Young Voters Should Not be Underestimated


Ellie Davis, Associate Editor

This article was originally published in The Morning Call

Today, September 22nd is National Voter Registration Day. Across the country, and here in Pennsylvania, young voter participation has surged in recent elections. Nationally, according to the Tuft’s Center for Information & Research on Civic Learning and Engagement (CIRCLE), more than twice as many people ages 18-29 voted in 2018 compared to the 2014 midterm elections. Still, young people don’t vote nearly as reliably as older generations. This election offers the opportunity for progress. To harness the young generation’s excitement about participating in this year’s election, political candidates need to appeal to young voters, and give them proper instruction to follow through on Election Day. 

Young voters in Pennsylvania have already built the foundation for a large youth voter turnout in November; in 2018, Pennsylvania became the first state in which registered voters under 34 outnumbered those ages 65 and older.  Despite their successful registration efforts and significant voting power, political candidates often don’t tailor their campaigns to appeal to young voters.

Historically, young people have voted unreliably. However, the assumption that young voters won’t make it to the polls creates a vicious cycle. If politicians chose to tailor their campaigns to the historically more reliable voters, how will the younger generation become engaged by candidates enough to vote for them? 

Another aspect of the problem is that college students are rarely targeted to answer polling surveys. Because these young voters aren’t included in the data, politicians often don’t bother targeting their campaigns towards college students. Even though many political debates are held on college campuses, students don’t feel like politicians are trying to appeal to them.  

This election cycle, more than ever, it’s in the best interest of politicians and canvassers to designate more resources to engage young voters and ensure they have accurate voting information. Because of their past low turnout rate, targeting young demographics could allow candidates to reach large numbers of eligible voters that just need a push in the right direction ﹘ the low hanging voter fruit. This tactic could pay dividends, as, come November, people from the notoriously politically active Generation Z will make up one-tenth of all eligible voters.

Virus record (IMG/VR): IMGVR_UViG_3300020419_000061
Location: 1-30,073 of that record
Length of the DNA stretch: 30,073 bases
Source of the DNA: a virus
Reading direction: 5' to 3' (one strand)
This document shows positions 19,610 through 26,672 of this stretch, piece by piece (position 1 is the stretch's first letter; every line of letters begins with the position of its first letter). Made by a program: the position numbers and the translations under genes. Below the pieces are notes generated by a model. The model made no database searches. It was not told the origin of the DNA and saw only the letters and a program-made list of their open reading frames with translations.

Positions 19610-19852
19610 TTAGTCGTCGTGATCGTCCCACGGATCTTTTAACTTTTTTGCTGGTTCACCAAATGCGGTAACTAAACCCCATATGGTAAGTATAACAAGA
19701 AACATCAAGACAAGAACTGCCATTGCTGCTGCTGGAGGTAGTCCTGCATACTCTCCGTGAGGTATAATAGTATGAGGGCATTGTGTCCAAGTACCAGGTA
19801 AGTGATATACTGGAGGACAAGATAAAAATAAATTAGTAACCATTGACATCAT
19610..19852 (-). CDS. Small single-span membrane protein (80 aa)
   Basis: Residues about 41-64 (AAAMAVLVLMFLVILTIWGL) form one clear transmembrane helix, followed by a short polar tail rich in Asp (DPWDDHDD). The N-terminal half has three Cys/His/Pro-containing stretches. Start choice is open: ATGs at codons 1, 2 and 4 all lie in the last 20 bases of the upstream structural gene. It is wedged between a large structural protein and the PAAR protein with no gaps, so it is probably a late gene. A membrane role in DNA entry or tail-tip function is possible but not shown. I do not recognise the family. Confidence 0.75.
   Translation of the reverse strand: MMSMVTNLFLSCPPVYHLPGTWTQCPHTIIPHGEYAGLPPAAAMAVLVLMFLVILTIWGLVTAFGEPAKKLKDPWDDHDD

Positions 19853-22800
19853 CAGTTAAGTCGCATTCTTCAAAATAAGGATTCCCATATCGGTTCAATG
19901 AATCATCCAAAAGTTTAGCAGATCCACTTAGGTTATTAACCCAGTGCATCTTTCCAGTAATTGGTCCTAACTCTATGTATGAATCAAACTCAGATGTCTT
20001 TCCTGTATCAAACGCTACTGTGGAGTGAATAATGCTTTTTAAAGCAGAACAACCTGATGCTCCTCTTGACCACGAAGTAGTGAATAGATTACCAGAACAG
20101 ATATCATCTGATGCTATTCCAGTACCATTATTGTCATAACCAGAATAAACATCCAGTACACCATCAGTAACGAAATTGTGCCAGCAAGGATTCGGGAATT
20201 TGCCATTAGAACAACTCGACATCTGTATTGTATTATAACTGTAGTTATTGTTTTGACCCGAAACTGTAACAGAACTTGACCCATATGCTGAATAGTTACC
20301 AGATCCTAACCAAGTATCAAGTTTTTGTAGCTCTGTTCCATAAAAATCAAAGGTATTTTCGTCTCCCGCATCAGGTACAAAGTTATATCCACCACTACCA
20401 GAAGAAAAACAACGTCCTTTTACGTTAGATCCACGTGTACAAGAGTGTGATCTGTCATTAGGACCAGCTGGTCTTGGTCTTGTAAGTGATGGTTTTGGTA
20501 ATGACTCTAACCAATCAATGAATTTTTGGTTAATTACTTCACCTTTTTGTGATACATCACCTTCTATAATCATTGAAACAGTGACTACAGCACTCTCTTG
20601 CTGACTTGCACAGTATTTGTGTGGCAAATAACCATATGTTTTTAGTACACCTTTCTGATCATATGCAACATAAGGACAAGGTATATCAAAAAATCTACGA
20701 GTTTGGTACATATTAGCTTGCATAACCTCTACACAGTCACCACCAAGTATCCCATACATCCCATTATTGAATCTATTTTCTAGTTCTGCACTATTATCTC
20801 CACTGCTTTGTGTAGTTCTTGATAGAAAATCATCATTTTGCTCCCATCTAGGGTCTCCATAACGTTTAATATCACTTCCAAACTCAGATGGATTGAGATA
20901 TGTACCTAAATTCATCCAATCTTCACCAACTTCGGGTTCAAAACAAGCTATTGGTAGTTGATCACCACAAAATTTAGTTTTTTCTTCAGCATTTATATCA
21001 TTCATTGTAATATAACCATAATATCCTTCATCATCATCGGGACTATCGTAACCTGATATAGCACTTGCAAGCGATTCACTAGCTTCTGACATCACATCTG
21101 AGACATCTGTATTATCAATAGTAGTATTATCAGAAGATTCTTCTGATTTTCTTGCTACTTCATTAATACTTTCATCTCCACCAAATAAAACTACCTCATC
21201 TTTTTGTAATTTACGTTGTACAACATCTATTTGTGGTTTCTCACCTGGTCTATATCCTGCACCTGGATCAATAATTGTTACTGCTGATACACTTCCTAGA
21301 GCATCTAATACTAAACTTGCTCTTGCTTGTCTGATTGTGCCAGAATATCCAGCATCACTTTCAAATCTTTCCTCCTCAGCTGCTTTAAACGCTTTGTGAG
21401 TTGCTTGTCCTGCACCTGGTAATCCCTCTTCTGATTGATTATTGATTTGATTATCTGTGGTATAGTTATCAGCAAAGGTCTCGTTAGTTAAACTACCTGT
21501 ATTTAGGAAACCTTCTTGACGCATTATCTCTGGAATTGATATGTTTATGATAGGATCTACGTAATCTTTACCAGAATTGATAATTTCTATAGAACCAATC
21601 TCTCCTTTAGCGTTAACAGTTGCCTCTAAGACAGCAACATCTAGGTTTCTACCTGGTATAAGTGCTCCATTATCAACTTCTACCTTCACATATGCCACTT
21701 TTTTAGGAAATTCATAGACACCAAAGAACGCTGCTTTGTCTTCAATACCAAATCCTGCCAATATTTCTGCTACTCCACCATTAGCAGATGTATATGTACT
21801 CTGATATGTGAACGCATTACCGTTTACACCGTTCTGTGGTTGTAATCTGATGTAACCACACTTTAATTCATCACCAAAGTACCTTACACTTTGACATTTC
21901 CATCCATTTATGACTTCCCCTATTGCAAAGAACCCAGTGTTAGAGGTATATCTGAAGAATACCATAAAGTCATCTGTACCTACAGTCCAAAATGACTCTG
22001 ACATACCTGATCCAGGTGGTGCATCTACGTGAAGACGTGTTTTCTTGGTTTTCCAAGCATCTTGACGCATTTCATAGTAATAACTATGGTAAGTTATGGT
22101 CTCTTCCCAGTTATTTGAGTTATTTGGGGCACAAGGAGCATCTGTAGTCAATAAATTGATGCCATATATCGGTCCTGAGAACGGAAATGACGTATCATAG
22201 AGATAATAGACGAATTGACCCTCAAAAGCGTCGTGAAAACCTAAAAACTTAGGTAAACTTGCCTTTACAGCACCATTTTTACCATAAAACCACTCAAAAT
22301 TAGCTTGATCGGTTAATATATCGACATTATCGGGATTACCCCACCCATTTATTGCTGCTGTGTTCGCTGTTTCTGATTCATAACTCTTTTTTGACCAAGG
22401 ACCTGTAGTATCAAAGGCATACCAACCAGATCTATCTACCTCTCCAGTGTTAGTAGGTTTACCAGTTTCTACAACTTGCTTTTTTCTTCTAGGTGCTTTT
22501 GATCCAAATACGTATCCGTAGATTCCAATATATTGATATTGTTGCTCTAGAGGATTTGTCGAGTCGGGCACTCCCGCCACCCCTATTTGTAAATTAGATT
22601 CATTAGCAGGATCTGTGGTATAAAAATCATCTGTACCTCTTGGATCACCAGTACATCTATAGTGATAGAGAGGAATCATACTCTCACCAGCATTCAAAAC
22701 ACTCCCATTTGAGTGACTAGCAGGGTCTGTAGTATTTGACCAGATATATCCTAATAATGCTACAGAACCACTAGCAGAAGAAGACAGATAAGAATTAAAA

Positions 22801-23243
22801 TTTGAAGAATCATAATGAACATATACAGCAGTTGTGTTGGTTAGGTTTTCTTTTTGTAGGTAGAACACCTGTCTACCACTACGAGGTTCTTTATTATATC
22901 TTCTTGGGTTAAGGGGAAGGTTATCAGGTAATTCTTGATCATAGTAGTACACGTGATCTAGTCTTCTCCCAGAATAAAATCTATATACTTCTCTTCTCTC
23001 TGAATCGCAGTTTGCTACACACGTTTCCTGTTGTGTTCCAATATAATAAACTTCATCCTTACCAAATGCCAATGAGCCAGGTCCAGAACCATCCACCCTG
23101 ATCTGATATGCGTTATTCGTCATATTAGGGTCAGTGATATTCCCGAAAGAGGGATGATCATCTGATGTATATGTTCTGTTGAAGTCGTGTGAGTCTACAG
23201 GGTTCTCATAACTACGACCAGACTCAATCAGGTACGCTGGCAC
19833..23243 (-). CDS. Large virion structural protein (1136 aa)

In Pennsylvania, a swing state with 20 valuable electoral votes, young people will play a key role in determining who will be the next president.

This year, during the pandemic and drastic changes to traditional election procedures, the greatest challenge of harnessing the power of young voters will be getting them accurate information.  In a recent poll by CIRClE, a vast majority of young voters said that they believed their generation has the power to change the world. However, as the poll revealed, without accurate information, this enthusiasm does not transfer into votes, as one-third of poll respondents did not know if they could register to vote online in their state. 

Even without the challenge of voting by mail, young voters often have to jump through more hoops to cast their ballots, like applying for absentee ballots when they’re living on campus or trying to register without a driver’s license. Since 2010, at least 25 states have passed new restrictions on voting. Mail-in voting systems, while they are a necessary safety measure, will add another layer of complexity to voting for everyone, but particularly young voters. With little to no prior voting experience,  young people often lack proper information about voting and are the least likely to vote by mail or absentee ballot, preferring to vote in person. 

In Pennsylvania, because of a voting reform bill passed in November of 2019, young voters are lucky enough to be a part of one of the most accommodating voting systems in the country making them an easy demographic to encourage to vote-by-mail.  

If canvassers provided young voters with the instruction they are eager to receive, the historically unreliable young generation could see a dramatic surge in voter turnout. 

With just a nudge in the right direction, young voters in PA and across the country could become a powerful voting force that demands the attention of all political candidates. But, before that can happen, politicians and canvassers need to give them a chance.